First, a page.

In history and in many cultures, the coconut has had many uses including baskets, hydration, and even charcoal from its outer shell. In our modern society we most commonly find the coconut in the form of coconut oil in the cooking oil section of the grocery store. We often commonly find it in skincare products and in supplements. The coconut and it’s oil is very beneficial for our health.
It’s a fat, that’s bad right?
Coconut oil is high in fatty acids that contain medium-chain triglycerides (MCTs). Even though it is high in saturated fat, the MCTs metabolize differently than long-chain fatty acids (LCTs). MCTs go straight to the liver and then get converted to be used as energy or into ketones. This allows a faster burn rate and raises the metabolic rate. MCTs have been found to raise HDL (good) cholesterol levels in the body. (I hate the good cholesterol/bad cholesterol talk – come to our heart health workshop to understand why.)
When dealing with an injury to the brain such as a concussion, a ketogenic diet helps to provide energy. There has also been some correlation between ketones and a decreased risk for memory problems associated with both the injury as well as neurodegenerative diseases. There are lot of people studying ketones as they pertain to the potential benefit in the treatment of dementia and Alzheimer’s disease.
How is coconut oil beneficial?
First off, this is possibly the best cooking oil we can use because of the health benefits of coconut oil. Incorporating more coconut oil to cook with is possibly one of the easiest, positive health changes you can make. But what are those benefits?
One major study found that MCTs improved learning, memory, and brain processing in people with mild to moderate Alzheimer’s disease. In 2009 a study found MCTs could support exercise performance. Consuming food containing MCTs instead of LCTs for 2 weeks allowed recreational athletes to endure longer bouts of high-intensity exercise.
Contained in the flesh of the coconut are important minerals: iron, magnesium and potassium. Coconut oil itself contains iron and zinc, as well as a bit of vitamin E and K. The oil also contains plant sterols that mimic blood cholesterol and may help to block cholesterol absorption. Because MCTs are easily absorbed and digested and provide an incredible energy source, they can be and have been used for malnutrition and nutrient absorption disorders, such as chronic diarrhea, steatorrhea liver disease, and pancreatic disfunction.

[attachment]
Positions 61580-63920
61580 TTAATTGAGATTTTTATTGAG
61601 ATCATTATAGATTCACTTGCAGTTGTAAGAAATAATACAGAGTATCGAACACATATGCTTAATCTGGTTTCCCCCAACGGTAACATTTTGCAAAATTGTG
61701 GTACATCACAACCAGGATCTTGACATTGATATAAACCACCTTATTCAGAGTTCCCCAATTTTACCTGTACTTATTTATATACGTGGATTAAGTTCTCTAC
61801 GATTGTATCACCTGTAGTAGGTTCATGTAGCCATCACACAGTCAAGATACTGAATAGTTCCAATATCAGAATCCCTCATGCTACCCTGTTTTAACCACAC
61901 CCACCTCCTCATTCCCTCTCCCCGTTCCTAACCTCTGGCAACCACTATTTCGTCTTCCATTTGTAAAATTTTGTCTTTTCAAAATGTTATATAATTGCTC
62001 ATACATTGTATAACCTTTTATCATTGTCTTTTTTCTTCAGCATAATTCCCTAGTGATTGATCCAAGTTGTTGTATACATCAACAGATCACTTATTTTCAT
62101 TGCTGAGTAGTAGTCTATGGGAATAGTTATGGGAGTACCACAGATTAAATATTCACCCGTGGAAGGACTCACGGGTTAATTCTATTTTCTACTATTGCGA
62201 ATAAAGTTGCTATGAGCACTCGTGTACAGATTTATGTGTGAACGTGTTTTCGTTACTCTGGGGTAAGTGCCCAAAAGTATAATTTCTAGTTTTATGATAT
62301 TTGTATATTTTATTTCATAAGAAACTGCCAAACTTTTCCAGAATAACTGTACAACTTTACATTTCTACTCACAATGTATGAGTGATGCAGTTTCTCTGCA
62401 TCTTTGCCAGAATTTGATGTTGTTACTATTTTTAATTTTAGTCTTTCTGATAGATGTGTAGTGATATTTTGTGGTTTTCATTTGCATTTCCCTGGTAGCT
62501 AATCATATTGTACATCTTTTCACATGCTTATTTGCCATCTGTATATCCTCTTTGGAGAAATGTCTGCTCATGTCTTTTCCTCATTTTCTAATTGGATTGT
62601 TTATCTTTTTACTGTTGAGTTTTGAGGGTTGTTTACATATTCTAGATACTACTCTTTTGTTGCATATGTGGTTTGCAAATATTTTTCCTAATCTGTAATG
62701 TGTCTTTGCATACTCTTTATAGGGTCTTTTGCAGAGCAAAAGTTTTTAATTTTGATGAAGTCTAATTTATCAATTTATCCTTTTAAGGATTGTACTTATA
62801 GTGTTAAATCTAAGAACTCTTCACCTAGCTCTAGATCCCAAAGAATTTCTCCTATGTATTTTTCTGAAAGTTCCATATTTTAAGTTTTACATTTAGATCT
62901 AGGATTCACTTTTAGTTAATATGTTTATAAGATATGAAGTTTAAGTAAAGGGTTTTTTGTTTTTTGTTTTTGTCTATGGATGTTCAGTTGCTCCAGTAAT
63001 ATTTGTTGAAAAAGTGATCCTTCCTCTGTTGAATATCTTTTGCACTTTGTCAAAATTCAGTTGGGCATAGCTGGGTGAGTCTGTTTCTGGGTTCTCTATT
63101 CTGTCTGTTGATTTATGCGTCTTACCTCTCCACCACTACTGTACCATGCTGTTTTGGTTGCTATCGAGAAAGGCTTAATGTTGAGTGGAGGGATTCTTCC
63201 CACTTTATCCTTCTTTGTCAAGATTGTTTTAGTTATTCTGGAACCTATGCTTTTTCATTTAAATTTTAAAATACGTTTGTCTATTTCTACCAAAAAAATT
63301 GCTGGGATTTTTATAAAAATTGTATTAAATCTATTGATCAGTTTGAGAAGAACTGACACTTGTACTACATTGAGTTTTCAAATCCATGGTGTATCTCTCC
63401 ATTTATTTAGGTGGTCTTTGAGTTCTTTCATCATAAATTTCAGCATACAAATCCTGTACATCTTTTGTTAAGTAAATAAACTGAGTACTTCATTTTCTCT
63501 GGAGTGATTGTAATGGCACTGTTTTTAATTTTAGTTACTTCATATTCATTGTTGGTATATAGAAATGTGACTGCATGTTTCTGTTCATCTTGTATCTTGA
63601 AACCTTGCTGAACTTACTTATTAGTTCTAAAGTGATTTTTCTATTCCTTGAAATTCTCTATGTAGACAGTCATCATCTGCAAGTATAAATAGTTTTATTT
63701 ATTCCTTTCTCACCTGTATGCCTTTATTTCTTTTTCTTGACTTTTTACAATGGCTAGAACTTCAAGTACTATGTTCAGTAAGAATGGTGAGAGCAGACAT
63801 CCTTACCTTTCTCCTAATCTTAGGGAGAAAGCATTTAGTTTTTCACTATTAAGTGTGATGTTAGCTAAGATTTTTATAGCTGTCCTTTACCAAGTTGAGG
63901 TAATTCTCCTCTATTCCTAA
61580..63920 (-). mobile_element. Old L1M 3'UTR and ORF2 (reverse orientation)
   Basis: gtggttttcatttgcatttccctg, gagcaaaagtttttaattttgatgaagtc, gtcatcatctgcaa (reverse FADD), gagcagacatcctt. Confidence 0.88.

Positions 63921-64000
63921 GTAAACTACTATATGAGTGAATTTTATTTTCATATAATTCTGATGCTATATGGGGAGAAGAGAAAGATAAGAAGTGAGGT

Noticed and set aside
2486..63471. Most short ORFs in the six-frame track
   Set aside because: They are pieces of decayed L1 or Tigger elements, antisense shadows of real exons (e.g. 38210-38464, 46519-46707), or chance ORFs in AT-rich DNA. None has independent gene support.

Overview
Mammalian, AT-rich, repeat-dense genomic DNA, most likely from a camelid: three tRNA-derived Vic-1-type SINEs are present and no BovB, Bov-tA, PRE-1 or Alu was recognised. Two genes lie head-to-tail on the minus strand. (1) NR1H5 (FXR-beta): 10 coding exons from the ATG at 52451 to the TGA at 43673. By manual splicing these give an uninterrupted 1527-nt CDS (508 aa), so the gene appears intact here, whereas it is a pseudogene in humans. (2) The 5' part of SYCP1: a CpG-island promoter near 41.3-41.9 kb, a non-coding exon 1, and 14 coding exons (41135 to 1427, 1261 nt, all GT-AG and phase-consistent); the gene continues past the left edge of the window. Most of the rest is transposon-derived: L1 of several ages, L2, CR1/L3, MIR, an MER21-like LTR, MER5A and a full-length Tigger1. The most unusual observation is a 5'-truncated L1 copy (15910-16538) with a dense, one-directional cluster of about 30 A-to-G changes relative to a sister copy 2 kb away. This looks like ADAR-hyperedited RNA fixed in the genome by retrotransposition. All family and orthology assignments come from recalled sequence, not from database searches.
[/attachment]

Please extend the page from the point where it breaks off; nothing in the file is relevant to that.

Medium chain triglycerides that can be isolated from coconut can potentially reduce hunger, while helping the body metabolize fat. Studies, although small, have shown that those that consume more MCTs ate fewer calories per day. Think of MCTs as a fast-burning fat rather than one that we typically store. In addition, for those who hold on to large amounts of abdominal fat, there has been evidence to show a reduction body mass index and waist circumference with the intake of just 2 table spoons of coconut oil a day over 12 weeks. Other published reasons that MCTs are useful in weight loss have to do with the lower energy density they provide: 10% fewer calories than LCTs, they help satiate and create fullness and may help the body burn fat more efficiently. While there are studies to support this, some show no benefit, as we see often in nutrition. Given the lack of a strong correlation for a negative or harmful result, if used properly the worst-case scenario is that the weight loss effects are very minimal.
Medium-chain triglycerides can have many potential health benefits. When dosing, there is no perfect number. In studies, anywhere from 1-5 tablespoons or 15-74 mL daily have been ingested. There is no defined tolerable upper intake level; however, a maximum daily dose of 4-7 tablespoons or 60-100mL is suggested, according to Carol Rees Parrish, M.S., R.D., Series Editor, Nutrition Issues in Gastroenterology, series #160, February 2017. It is prudent to start small though.
Is it safe?
There are currently no reported adverse interactions with medications or other potentially serious side effects. One teaspoon of the oil is a perfect starting point. If you tolerate it, build up from there. Using the MCT in your diet is an easy way to include them. Drizzling it on veggies or making salad dressings with the oil is a simple way to start, in addition to just taking a tablespoon or two. Be cautious when dosing, since there is the potential for nausea, bloating, gas, vomiting, and an unsettled stomach if ingesting too much. The main drawback with standard MCTs as a cooking oil is that it has a low smoke point. You can get lauric-acid rich MCT oil to pan fry and sauté in to get an oil almost identical to coconut oil with a higher smoke point.
Because MCTs have no strong taste or smell, using in a salad dressing, over veggies, or even plain off a teaspoon, is very well tolerated. Using even just coconut oil can also be a good staple for your diet when not trying to reach therapeutic effects with straight MCT oil. It is always best to find a source of MCT or coconut oil that has a high quality to it.